March 18, 2009
The Laramie Project in schools
[This began as a comment on Vanessa’s post over on Feministing, but it started to get long-winded enough that I figured I might as well post it on my own blog.]
I think I can see the CYA/”plausible deniability” tactic inherent in the district saying Taylor wasn’t forced to resign “because of homosexuality” — I’ll bet their rationale would/will be that Taylor was forced to resign because of insubordination. According to the USA Today article*, “Taylor says she was let go for complaining to the board member” about the principal’s actions.
Now, mind you, I’m not saying that makes it okay, I’m just saying that’s probably their excuse.
This hits particularly close to home for me given that I showed The Laramie Project to my 100-level (college) English comp students one semester a few years ago. I did get one complaint that I was forcing my politics on the class, but for the most part my students seemed pretty receptive — as did Taylor’s students, from what little is discussed in the USA Today article. It gives me hope that as the younger generations get old enough to vote and get more involved with running for office and whatnot, we’ll be able to progress on the LGBTQ-rights front.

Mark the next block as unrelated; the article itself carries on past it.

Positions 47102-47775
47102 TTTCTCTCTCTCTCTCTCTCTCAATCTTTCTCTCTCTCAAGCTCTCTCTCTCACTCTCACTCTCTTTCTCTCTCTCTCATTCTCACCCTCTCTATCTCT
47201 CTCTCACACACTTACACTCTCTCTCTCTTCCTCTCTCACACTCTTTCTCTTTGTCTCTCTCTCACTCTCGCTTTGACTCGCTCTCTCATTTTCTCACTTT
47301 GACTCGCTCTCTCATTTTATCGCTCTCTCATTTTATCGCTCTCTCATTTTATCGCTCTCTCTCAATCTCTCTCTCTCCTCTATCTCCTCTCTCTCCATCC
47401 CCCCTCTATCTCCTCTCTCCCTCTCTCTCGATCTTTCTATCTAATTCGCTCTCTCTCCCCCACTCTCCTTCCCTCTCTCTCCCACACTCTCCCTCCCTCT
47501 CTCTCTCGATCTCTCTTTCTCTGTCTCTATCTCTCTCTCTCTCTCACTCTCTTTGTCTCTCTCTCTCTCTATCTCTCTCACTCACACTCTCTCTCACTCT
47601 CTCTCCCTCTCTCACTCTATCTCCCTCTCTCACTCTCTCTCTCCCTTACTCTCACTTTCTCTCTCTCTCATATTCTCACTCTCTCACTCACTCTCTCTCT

(It also makes me grateful that as a general rule, in theory, one doesn’t have to deal with parents when teaching at the college level. There’s little doubt in my mind that the principal in question had his change of heart because a parent complained, or at least because he feared a parental complaint.)
*On a fairly tangential note, I don’t know what to make of the article’s title, which refers to The Laramie Project as a “gay-themed film.” It’s about a man who was brutally murdered because he was gay, and how the community responded to his death. So, I guess “gay-themed” is accurate because the subject matter includes what it’s like to be gay, but it seems overly simplistic, and I think it also speaks to the ghettoization of LGBTQ art, film, and literature (and this is often true of ethnic art, film, and literature as well), because I would argue that the dominant culture has more to learn from this film than your average LGBTQ person does. But that’s a whole ‘nother kettle of fish, I suppose.